1/4 teaspoon dried marjoram
1/4 teaspoon freshly ground pepper
Dash cayenne (optional)
1 large ripe tomato, diced
1 bunch fresh dill, basil, or parsley
1 orange, sliced
1.Preheat the oven to 375 degrees and line a 9-inch springform pan with parchment paper and place the pan on a baking sheet, or lightly oil an 8 x 8-inch ovenproof baking dish.
2.Cut the onions in half. Coarsely chop one of the halves and set it aside. Cut the remaining onions into chunks and pulse-chop them in the food processor until minced. Transfer them to a large bowl and set aside.
3.Scrub the potatoes, cut them into coarse chunks, and put them into a 2-quart saucepan. Coarsely chop 1 of the garlic cloves and add it to the saucepan along with the 1/2 coarsely chopped onions, 1/2 teaspoon of the salt, and water to cover. Cover the saucepan and bring to a boil over high heat. Reduce the heat to medium and simmer for 10 minutes, or until the potatoes are fork tender. Thoroughly drain the potatoes and onions in a colander to remove all the liquid, and transfer them to a medium bowl. Mash them with a fork or potato masher, and add them to the bowl with the reserved minced onions.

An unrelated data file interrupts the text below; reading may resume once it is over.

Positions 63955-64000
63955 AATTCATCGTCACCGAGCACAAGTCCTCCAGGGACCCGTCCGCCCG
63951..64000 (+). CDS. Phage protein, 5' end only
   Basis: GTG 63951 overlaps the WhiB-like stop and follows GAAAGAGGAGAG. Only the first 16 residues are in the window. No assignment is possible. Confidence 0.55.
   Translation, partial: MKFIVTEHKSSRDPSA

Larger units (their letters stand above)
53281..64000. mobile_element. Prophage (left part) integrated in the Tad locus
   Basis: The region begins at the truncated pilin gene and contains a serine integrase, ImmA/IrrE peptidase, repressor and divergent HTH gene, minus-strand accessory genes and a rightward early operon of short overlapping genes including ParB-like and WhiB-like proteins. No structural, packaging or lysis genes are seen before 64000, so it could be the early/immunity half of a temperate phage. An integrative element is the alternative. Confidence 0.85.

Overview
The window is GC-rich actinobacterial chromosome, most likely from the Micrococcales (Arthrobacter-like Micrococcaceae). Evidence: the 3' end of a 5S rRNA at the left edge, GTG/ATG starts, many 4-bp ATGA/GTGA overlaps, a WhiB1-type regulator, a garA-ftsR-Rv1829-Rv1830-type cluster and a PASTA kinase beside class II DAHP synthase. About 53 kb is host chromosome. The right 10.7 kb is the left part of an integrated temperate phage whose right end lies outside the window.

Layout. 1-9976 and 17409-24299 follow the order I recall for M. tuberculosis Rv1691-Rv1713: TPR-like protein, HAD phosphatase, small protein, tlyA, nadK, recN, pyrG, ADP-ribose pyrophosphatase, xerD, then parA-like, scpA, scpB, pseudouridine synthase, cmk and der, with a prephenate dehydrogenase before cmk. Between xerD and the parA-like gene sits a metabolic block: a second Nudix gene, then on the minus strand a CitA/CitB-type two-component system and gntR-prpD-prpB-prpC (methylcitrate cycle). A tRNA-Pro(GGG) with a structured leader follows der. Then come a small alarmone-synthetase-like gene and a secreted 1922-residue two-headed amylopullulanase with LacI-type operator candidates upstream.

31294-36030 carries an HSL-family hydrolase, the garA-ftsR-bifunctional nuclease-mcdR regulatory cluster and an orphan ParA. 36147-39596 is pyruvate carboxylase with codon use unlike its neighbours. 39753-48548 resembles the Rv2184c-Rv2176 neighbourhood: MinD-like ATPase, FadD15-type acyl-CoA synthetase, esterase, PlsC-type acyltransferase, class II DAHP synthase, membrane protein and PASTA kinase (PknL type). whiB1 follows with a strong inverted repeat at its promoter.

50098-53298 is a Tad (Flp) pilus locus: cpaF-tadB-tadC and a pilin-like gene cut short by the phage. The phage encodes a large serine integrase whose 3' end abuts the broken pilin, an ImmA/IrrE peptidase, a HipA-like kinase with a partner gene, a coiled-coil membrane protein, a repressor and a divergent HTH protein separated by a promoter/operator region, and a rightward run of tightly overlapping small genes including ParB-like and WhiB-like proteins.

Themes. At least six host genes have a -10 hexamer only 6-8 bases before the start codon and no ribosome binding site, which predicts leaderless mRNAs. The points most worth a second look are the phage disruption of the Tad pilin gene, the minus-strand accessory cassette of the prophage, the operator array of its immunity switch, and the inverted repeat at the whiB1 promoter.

4.Finely grind the almonds in the food processor and add them to the potato bowl. Process the walnuts and pecans until they are well ground but still retain a little crunchy texture, and add them to the potatoes.
5.Finely mince the remaining garlic cloves and add them to the bowl along with the 2 medium tomatoes, water, nutritional yeast, if using, lemon juice, remaining 1 3/4 teaspoons salt, nutmeg, basil, thyme, marjoram, pepper, and optional cayenne. Mix well until all the ingredients are thoroughly combined. Spoon the nutloaf mixture into the prepared springform pan, pressing with the back of a spoon or your hands to compact the mixture.